ID :
Sun, 09/07/2008 - 10:50
Auther :

Early lead for Zardari in Pak presidential polls

Rezaul H. Laskar

Islamabad, Sep 6 (PTI) Ruling Pakistan People's Party
chief Asif Ali Zardari on Saturday established an early lead
in the country's presidential election, securing a majority of
votes cast by members of a provincial assembly which is part
of the electoral college.

The widower of slain former premier Benazir Bhutto
secured 107 votes in the 124-member assembly of the North West
Frontier Province, state-run P.T.V. reported.

Saeed-uz-Zaman Siddiqui, fielded by the P.M.L.-N. party
of former premier Nawaz Sharif, bagged 10 votes while Mushahid
Hussain Syed, the candidate of the P.M.L.-Q., got only three
votes. Four votes were rejected.

Under the complicated formula used for counting the votes
cast in provincial assemblies, the 107 votes polled by Zardari
will have an actual weightage of 56 votes. Only the votes cast
by members of the 100-strong Senate and 342-member National
Assembly, the two houses of parliament, are counted in
the normal fashion.

Voting was suspended in the N.W.F.P. assembly for a while
after a woman legislator showed her ballot paper to other
members. The presiding officer suspended polling for some time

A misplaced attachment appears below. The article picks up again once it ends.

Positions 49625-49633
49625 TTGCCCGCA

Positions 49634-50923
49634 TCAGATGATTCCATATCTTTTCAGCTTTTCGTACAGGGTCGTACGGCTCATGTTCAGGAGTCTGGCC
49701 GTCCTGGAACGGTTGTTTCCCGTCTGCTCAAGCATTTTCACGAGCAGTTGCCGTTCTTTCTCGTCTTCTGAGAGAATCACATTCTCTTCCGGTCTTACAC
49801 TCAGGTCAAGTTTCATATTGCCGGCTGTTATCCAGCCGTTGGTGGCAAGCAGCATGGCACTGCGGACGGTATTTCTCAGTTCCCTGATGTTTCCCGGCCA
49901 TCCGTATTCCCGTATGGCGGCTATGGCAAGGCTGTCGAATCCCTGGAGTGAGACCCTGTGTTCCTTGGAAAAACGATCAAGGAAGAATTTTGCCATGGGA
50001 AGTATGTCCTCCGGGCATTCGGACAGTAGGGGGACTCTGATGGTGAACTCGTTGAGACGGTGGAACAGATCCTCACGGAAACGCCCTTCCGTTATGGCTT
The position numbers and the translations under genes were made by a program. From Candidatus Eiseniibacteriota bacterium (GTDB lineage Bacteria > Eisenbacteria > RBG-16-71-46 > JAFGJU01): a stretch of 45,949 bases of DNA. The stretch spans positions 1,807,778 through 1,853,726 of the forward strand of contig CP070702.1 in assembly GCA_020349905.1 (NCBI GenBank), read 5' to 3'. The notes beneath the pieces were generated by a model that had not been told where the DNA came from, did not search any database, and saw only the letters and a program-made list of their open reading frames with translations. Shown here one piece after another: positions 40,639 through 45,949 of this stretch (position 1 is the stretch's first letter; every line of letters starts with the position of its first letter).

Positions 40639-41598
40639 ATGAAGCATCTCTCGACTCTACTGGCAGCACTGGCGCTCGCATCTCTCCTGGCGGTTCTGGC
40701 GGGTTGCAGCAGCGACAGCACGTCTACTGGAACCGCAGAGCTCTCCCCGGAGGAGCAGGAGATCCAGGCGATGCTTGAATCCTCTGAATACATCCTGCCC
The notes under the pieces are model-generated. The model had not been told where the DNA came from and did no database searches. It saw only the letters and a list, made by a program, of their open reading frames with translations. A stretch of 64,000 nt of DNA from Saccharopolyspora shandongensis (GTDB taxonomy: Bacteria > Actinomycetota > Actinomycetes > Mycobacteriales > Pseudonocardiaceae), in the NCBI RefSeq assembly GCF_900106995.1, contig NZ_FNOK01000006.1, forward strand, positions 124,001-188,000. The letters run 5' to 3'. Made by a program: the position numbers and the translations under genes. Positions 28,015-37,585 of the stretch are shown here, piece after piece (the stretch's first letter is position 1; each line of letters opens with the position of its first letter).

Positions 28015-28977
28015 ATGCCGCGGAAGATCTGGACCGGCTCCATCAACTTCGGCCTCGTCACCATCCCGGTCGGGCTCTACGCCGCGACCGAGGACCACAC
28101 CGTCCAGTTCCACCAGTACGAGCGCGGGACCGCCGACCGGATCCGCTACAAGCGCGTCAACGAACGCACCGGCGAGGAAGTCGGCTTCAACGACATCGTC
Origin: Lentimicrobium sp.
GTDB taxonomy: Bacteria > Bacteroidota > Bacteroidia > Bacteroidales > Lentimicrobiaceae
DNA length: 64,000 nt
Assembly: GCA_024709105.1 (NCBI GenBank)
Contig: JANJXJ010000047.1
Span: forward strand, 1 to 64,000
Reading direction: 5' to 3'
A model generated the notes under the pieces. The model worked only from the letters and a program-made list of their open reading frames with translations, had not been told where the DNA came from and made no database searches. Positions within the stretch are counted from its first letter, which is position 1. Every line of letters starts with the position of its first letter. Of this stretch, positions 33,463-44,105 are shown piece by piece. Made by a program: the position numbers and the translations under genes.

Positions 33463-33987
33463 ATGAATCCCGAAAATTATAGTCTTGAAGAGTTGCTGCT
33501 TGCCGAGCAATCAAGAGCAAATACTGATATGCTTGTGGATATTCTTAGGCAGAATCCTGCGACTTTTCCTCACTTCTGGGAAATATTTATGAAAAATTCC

but it resumed later.

Pakistani parliamentarians and legislators of four
provincial assemblies voted in the polls that are expected to
be swept by Zardari.

Zardari is set to win despite the P.M.L.-N.'s decision
last month to pull out of the ruling coalition as the P.P.P.
has the backing of several smaller parties and independent

Chief Election Commission Qazi Muhammad Farooq supervised
the polling in a joint sitting of the two houses of
parliament. Voting was held simultaneously in the four
provincial assemblies of Punjab, Sindh, North West Frontier
Province and Balochistan.

The voting through secret ballot began at 10 a.m. (local
time) and would end at 3 p.m. The Election Commission is
expected to announce the unofficial result shortly after the
end of polling.

The election was necessitated by the resignation last
month of former President Pervez Musharraf, who stepped down
to avoid impeachment by the coalition.

A week after his resignation, the P.M.L.-N. pulled out of
the alliance, accusing Zardari of reneging on promises to
restore judges deposed during last year's emergency and to
field a non-partisan candidate for the presidential polls.

Musharraf had swept the last presidential election held
in October last year to obtain a second five-year term, but
the P.P.P. and P.M.L.-N. had opposed his re-election, saying
the electoral college had comprised the national and
provincial assemblies that were on the verge of completing
their terms.